Most of my llamas are around two metres high – not an animal that most people would consider as a “pet” and certainly not a “house pet” – but why not?
Many people are astonished when I tell them that the llamas come in the house – I guess they assume that they aren’t house trained ……….wrong!
Llamas use a communal poo pile – and even new born babies understand that, and use the poo pile – so unless your home has a poo pile inside – and mine doesn’t – llamas will respect that and wait till they can return to their outside poo pile if they need a toilet stop.
Perhaps you might think something that tall would be clumsy and far too rough to have in your house – wrong again. Llamas are very aware of space around them. Never has one knocked over an ornament………although one of them has raided the fruit bowl once!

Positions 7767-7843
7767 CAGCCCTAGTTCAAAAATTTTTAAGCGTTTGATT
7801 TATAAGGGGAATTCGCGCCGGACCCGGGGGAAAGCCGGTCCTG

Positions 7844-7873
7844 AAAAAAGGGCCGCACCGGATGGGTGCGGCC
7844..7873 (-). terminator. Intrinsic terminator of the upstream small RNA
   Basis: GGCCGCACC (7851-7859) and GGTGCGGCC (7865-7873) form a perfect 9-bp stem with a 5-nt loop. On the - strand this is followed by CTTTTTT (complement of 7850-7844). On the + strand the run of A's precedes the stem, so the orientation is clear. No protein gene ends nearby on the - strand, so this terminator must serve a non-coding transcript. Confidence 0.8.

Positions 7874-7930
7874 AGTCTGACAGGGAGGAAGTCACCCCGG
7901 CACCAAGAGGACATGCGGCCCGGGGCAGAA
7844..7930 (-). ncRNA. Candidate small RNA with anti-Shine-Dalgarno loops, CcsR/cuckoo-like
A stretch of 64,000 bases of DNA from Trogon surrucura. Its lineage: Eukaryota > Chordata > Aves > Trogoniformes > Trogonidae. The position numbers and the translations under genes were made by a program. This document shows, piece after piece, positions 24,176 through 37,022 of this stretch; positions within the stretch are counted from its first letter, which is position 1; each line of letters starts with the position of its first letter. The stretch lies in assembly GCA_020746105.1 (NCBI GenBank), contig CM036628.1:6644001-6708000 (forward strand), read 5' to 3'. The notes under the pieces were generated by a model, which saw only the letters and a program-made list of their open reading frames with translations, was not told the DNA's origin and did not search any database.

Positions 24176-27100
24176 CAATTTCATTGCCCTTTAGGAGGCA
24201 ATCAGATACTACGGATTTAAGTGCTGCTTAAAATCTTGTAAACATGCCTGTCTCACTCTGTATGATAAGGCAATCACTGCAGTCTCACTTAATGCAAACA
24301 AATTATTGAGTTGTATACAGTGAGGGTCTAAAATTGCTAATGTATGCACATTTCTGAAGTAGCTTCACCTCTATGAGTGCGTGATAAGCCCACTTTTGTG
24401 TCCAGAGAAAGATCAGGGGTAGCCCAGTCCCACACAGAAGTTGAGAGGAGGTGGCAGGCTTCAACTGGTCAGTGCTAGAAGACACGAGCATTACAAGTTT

But, don’t their feet damage the floor coverings? No, just like dogs and cats, llamas have padded feet, and when they walk on hard floors, you can hardly hear them walk in.
It’s also a surprise for people when we take a couple of llamas into an aged care facility. I suspect that initially the staff are concerned that the llamas might take an inappropriate toilet stop or hurt one of their clients – but the llamas are amazingly gentle and very curious. The llamas delight the clients who can hand feed these gentle giants The llamas are more than happy to snuffle around to see where their next piece of carrot might be hiding, while gently strolling from one person to the next.
It is a bit of a challenge for a prey animal (the llama) to enter a cave (the house) with a predator (a human), but once you have the llama’s trust, he will follow you pretty much anywhere you ask him to go.
It is a great honour to have the trust of our llamas, and wonderful to see them generate such pleasure to so man people.